Summary of ARE 5.0 Programming and Analyses Exam Experience:
The ARE 5.0 Programming and Analyses exam can be considered easy and appropriately timed for those who are well-prepared. It is essential to practice questions on a computer to familiarize yourself with on-screen problem-solving and navigation. Visualization helps in answering around 80% of the questions, and it is crucial to pay attention to the clues and constraints present within the questions.
A thorough understanding of the International Building Code (IBC) tables, occupancy, allowable height, stories, and areas is necessary, along with their relationships. The American Disabilities Act (ADA) and historic preservation flashcards are beneficial, requiring only the memorization of general concepts. Familiarity with US climate regions, solar and wind analyses, Trombe walls, contour lines, and site plans is also important.
Zoning concepts like Floor Area Ratio (FAR), gross areas, and setbacks are vital. Pacing yourself and taking deep breaths at the beginning and end of each question can help maintain focus. Learning to skip questions and mentally adapting to different scenarios is essential for success.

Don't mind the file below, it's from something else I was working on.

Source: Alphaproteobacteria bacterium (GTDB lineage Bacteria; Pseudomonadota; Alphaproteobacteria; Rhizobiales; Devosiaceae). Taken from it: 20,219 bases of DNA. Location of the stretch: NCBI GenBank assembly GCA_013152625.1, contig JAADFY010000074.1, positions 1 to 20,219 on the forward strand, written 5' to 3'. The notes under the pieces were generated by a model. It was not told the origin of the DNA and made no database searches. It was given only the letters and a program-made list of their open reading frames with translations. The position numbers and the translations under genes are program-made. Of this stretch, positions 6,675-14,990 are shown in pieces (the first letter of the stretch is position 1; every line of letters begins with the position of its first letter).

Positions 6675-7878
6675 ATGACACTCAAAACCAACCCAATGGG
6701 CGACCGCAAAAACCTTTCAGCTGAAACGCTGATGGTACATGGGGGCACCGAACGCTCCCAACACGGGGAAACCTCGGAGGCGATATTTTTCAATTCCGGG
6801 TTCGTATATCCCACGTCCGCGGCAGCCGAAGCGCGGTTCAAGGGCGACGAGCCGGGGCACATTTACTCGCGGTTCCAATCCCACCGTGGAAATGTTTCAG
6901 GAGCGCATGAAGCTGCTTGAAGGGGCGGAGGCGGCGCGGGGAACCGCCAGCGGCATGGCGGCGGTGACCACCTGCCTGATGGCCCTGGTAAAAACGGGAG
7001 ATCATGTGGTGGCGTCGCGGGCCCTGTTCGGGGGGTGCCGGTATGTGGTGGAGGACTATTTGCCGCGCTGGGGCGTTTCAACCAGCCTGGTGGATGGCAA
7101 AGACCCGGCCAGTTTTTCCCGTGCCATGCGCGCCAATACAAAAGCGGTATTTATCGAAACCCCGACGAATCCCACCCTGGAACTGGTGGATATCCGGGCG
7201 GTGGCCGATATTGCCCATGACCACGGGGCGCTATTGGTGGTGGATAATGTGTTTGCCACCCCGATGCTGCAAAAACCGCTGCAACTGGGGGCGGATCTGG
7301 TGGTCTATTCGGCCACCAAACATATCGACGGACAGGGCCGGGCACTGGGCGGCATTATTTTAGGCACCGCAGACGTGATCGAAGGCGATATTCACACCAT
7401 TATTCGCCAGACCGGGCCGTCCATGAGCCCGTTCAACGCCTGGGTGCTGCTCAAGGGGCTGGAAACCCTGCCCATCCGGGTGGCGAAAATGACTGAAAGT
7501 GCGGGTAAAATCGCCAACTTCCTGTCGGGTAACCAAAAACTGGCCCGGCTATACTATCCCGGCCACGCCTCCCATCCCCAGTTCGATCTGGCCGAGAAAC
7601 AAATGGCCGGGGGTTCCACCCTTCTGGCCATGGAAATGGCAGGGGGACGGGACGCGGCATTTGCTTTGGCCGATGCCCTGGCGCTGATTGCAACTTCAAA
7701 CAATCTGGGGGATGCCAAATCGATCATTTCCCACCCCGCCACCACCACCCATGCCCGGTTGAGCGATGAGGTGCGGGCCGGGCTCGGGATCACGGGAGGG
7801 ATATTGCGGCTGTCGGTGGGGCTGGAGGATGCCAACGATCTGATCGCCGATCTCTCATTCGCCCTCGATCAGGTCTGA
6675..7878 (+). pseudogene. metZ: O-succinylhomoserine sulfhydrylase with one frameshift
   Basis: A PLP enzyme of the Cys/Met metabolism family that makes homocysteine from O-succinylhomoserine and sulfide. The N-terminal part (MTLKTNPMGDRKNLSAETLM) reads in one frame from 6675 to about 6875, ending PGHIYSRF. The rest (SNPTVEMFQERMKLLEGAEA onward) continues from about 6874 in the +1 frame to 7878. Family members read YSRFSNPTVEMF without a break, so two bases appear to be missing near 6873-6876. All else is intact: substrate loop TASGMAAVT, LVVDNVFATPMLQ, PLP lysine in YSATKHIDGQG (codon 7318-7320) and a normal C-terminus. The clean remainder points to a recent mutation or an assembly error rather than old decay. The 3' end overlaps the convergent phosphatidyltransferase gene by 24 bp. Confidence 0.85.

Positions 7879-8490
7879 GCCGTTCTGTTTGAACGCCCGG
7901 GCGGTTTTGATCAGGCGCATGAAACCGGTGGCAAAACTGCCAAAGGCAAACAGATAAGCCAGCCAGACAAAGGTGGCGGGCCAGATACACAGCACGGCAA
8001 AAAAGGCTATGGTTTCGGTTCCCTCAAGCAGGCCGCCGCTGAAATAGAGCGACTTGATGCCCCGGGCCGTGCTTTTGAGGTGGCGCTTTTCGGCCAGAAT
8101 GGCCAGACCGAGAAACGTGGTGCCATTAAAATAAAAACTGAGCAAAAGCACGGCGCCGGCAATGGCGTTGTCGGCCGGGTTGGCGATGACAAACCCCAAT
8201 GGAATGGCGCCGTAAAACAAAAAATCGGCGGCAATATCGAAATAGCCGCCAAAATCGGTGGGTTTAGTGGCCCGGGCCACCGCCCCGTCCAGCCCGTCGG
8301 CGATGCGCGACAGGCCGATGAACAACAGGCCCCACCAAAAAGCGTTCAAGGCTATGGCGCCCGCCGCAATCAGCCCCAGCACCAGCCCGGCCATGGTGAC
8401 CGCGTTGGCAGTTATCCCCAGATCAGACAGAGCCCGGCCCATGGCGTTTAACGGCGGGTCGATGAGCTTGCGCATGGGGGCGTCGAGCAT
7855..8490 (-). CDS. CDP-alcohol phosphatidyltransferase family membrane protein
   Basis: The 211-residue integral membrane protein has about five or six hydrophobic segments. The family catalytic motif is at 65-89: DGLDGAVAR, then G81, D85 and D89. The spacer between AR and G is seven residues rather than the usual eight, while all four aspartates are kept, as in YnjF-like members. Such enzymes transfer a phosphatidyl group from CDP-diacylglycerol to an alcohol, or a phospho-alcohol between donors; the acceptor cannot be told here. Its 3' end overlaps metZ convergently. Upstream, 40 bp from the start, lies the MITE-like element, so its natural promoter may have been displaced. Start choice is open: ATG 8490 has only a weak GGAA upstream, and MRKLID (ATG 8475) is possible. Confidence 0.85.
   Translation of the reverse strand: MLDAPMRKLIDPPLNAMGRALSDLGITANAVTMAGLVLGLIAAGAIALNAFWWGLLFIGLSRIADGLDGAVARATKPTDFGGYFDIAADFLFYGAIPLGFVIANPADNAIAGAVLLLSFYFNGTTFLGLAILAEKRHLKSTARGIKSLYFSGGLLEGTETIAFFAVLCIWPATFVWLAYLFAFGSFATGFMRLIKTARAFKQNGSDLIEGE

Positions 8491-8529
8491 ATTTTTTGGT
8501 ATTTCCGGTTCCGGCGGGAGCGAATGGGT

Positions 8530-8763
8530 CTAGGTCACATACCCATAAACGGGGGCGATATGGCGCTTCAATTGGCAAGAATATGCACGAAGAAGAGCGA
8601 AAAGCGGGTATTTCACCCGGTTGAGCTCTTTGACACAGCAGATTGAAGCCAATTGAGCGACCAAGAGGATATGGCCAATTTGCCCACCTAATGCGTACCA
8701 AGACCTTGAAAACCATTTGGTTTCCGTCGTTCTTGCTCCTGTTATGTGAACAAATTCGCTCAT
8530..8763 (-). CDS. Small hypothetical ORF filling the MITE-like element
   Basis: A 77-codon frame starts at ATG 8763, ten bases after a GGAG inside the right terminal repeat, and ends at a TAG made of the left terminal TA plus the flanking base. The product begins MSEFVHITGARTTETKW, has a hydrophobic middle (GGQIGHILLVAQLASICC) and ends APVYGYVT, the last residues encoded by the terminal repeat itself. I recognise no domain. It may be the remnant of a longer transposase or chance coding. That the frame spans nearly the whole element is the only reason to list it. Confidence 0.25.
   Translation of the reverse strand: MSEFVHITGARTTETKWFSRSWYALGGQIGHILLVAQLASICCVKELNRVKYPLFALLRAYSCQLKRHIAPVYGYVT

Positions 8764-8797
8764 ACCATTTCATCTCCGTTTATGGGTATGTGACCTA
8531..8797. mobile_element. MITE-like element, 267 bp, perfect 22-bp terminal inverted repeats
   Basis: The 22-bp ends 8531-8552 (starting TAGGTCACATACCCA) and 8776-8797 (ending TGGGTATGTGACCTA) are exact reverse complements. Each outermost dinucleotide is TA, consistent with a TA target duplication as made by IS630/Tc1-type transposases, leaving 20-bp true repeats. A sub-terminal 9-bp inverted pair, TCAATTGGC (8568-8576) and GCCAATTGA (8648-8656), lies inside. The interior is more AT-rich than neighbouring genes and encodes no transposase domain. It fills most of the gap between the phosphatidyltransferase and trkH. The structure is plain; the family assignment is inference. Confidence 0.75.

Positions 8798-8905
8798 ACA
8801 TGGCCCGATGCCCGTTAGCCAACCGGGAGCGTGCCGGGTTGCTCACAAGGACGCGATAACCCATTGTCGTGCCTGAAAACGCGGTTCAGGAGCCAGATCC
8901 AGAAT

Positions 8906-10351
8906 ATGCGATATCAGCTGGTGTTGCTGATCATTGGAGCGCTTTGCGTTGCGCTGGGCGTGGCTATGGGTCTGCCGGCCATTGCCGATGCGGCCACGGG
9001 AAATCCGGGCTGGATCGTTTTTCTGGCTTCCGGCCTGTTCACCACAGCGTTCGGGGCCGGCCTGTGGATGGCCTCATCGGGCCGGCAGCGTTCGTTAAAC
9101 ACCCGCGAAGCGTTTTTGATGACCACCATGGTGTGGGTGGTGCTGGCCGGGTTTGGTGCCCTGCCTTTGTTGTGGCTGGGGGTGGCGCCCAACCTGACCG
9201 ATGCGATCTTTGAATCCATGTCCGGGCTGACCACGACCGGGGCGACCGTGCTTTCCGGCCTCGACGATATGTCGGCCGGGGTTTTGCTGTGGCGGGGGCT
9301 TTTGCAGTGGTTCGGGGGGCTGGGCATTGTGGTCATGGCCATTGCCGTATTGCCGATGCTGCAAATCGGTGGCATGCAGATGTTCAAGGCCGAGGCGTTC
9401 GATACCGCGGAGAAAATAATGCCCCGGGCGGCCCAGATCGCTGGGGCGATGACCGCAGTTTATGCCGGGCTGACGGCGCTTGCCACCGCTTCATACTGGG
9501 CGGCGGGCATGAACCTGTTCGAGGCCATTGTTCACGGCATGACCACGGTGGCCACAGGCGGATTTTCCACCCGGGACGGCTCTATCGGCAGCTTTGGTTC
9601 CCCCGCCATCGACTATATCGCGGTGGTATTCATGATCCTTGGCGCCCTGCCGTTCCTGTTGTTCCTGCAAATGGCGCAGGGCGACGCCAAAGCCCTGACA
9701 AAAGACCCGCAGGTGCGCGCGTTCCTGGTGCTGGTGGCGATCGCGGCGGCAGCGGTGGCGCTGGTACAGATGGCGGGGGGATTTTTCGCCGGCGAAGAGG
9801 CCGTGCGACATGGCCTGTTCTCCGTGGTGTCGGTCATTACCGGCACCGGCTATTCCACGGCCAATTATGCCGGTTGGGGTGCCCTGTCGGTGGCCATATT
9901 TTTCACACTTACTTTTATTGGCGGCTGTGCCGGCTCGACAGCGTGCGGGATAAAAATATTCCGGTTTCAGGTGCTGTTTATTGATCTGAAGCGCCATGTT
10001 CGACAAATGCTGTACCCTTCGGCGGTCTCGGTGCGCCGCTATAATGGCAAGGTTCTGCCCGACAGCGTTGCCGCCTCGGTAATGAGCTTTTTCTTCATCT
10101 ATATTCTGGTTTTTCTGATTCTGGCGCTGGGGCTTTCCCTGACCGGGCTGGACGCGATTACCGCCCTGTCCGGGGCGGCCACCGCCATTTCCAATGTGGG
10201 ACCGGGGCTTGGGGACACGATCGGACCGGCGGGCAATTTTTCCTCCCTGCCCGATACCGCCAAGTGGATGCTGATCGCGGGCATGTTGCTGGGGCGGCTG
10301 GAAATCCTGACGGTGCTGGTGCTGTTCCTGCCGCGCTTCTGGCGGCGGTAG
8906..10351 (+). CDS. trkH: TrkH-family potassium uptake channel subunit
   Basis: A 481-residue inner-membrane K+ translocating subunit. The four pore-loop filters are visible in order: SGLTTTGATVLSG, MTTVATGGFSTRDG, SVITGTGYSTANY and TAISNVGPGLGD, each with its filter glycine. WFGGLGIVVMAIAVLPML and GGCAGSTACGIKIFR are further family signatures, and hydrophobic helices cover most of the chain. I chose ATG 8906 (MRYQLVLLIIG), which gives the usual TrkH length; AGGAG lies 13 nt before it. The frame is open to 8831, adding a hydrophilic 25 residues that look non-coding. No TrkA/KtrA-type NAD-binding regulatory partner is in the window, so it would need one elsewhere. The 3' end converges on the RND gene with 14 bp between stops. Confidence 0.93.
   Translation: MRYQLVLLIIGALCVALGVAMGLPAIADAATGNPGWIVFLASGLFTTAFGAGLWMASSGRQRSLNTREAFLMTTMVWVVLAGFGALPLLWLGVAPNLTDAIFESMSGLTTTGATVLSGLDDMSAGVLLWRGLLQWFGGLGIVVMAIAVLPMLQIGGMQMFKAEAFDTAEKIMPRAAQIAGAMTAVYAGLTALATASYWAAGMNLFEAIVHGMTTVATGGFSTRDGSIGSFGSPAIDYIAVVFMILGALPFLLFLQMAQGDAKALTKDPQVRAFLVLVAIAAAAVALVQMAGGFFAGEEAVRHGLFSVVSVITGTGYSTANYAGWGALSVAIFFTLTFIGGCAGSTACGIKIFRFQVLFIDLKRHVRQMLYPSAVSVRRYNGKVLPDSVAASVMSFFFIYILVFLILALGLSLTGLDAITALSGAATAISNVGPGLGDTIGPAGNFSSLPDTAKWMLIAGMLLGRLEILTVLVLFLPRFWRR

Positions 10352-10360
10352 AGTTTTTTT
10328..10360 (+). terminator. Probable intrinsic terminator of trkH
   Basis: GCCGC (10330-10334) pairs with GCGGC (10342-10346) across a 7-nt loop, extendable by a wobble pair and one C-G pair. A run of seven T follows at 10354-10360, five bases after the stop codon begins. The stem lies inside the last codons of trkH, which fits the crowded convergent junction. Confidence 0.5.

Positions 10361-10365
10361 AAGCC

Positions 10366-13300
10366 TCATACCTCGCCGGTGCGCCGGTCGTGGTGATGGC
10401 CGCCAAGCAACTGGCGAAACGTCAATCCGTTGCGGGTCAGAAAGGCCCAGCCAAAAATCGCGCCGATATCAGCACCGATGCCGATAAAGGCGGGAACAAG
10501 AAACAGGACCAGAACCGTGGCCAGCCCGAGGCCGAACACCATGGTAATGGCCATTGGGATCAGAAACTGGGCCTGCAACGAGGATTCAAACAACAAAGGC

Knowledge of soils boring, classification, soil types, and their relationships with foundations is necessary, along with general sustainability recommendations. Utilizing the NCARB guidebook is a must, as 70% of the questions directly relate to the topics covered. Understanding the topics, applying them in various situations, and practicing numerous questions is key.
In order to prepare, resources such as the NCARB Handbook, ArchiCorner videos, Marina Curac's YouTube videos, NCARB Community Posts, and playlists by Ariana Parrish and RMSM Studio should be utilized. BlackSpectacles free resources and Quizlet flashcards on ADA and soils are also helpful. You don't need the YoungArchitect programs, except maybe for their Facebook page, which offers valuable resources and insights from fellow test-takers, and sometimes economical study material.
Personally, I used mostly online and free resources. I didn't use Amber Book, and flipped through Ballast, Problem Seeking, and BCI.
It probably helps that I have a few years of experience working, and with a mix of projects.
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